Here’s A Safe Gun Device That Does What It’s Supposed To Do: Make A Gun Safe.

Guess what?  There’s actually a safe-gun device out there that really works.  Well, it’s not out there quite yet.  But I fooled around with prototypes that will fit most pistols and the AR, and they really do what they are supposed to do, namely, only allow the gun to be used by the person who owns or uses that gun.  There’s been a lot of chatter lately about safe-gun technologies that kind of work, or maybe work, or work only on one particular gun, but this device gets beyond all those problems and is so simple and well-designed that how could it not work?

In the interests of full disclosure as we like to say, I have no financial connection or investment in the company – Gun Guardian, LLC – which developed and patented these devices.  I wish I did.  But I don’t, which is why these products aren’t on the market just yet.  But if you want to get in on the ground floor from a financial point of view, I don’t think there’s a better time and I don’t know of a better product, and with that said, let me tell you why.

guardian                First and foremost, the device is basically a trigger lock that is enabled with a finger-tip security code which can be changed or set with multiple codes.  Better yet, the device fits on the accessory rail of most polymer-frame pistols and ARs so it can be readily attached just like a laser or a light.  When the correct security code is entered, a spring-loaded shield opens to reveal the trigger and then can be easily re-set.  I drew the prototype pistol up to the firing position and it added hardly any time in moving the pistol from the ‘ready’ to the ‘go.’  The device for the AR works exactly the same way but replaces the hand-grip of the weapon, so it doesn’t add any extra bulk or size to the gun itself. You can view these products on the company’s website, complete with action videos that can also be viewed on YouTube, but believe me, they work.

In addition to how well these products work, here’s a few other things to consider. The company is owned by two Florida cops who happen to know a lot about safety because they are currently detectives with the Florida Bureau of Fire, Arson and Explosion Investigations.  Which means that when they talk about gun safety, they can’t be accused of being a couple of tree-hugging liberals who just want to get rid of all the guns.  Much of the opposition to safe-gun technology has been based on the idea that it’s just another way to get around the 2nd Amendment and make it harder or more expensive for the gun guys to get their hands on guns. Anyone who would accuse the Gun Guardian owners of being anti-gunners is no longer in control of his mind.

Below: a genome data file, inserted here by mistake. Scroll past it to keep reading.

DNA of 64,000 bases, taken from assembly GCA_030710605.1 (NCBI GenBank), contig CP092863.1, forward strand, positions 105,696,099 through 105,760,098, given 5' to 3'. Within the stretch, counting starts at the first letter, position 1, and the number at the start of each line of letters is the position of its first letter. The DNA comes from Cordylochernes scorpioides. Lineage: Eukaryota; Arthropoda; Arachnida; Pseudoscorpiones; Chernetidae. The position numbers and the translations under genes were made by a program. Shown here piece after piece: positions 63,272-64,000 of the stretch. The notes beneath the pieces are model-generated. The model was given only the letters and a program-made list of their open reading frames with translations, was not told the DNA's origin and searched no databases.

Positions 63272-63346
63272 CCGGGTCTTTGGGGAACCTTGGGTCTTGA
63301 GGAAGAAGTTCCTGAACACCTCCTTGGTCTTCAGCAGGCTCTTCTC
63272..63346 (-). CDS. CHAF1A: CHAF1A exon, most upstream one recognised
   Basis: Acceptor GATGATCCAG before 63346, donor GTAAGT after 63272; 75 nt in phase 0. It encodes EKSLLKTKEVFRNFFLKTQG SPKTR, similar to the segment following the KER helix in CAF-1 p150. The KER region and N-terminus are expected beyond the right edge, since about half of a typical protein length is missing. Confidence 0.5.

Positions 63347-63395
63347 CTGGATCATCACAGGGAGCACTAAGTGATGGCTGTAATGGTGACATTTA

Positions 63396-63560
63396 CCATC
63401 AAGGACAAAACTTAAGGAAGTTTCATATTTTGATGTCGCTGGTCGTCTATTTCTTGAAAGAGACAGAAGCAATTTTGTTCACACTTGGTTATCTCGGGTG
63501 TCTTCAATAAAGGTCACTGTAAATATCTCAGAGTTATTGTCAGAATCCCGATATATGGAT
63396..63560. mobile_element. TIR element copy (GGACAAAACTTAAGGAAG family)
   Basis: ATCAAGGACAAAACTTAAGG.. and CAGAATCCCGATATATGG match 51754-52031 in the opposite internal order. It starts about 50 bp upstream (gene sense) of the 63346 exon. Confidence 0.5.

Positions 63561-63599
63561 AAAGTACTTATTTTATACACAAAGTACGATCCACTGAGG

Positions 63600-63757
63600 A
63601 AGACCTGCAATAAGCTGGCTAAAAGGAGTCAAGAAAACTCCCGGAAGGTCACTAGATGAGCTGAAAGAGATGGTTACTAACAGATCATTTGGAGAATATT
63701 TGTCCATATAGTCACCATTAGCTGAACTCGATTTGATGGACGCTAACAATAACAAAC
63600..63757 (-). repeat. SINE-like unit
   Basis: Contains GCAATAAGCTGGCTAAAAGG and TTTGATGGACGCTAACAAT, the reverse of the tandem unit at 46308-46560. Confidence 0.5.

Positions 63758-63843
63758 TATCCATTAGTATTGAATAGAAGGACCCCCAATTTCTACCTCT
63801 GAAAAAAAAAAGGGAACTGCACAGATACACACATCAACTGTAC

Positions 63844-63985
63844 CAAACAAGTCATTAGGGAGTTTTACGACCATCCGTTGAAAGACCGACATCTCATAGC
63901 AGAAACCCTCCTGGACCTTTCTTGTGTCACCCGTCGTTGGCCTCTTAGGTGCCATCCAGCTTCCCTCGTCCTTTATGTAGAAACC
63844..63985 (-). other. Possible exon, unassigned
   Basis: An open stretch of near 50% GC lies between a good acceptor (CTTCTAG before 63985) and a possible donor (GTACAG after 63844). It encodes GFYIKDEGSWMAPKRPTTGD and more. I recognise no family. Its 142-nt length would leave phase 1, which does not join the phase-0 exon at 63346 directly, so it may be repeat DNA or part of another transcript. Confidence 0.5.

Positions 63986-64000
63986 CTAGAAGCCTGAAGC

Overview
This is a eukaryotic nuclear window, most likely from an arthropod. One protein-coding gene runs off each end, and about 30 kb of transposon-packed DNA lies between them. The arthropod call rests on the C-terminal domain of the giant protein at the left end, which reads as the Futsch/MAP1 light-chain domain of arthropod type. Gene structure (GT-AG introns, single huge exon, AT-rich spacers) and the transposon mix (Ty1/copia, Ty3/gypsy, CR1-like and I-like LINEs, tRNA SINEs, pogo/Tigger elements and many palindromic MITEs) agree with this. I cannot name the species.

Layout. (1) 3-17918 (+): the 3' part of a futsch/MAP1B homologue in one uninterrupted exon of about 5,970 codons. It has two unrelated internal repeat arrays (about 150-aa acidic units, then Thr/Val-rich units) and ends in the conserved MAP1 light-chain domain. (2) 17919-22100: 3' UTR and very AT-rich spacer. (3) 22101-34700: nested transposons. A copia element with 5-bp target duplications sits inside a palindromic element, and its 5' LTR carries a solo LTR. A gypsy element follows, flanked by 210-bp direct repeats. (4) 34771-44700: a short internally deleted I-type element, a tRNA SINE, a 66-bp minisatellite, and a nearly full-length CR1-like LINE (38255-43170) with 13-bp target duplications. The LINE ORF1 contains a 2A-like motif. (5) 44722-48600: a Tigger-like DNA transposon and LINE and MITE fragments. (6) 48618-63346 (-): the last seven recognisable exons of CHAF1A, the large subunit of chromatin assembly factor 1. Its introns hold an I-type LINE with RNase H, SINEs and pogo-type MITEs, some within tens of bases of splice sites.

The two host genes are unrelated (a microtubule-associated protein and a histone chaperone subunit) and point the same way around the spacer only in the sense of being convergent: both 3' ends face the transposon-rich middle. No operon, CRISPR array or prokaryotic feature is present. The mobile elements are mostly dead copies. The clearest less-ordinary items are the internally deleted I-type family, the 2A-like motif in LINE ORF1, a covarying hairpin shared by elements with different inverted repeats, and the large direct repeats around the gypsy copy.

More important, these devices don’t involve any engineering within the guns themselves.  As I said earlier, basically what we have here is nothing more than a trigger lock, except that the lock can only be disengaged either with a finger-tip combination or, if the product developers wanted, they could also add a finger-tip scanning device.  Either way, it’s a standalone product that would be purchased independent of the gun.

And that’s the best part of the story of all.  Because the cost of the device doesn’t change the cost of the gun, which means that this product can be purchased at a later time. It can also be purchased not just by a gun owner but by someone who doesn’t even own a gun but wants someone else to keep their guns locked up and safe.  The Ad Council has just started a massive publicity campaign on gun safety with a message that simply says, “Lock it up.” Wouldn’t a clever counter-top Gun Guardian display in every Brookstone store net some sales?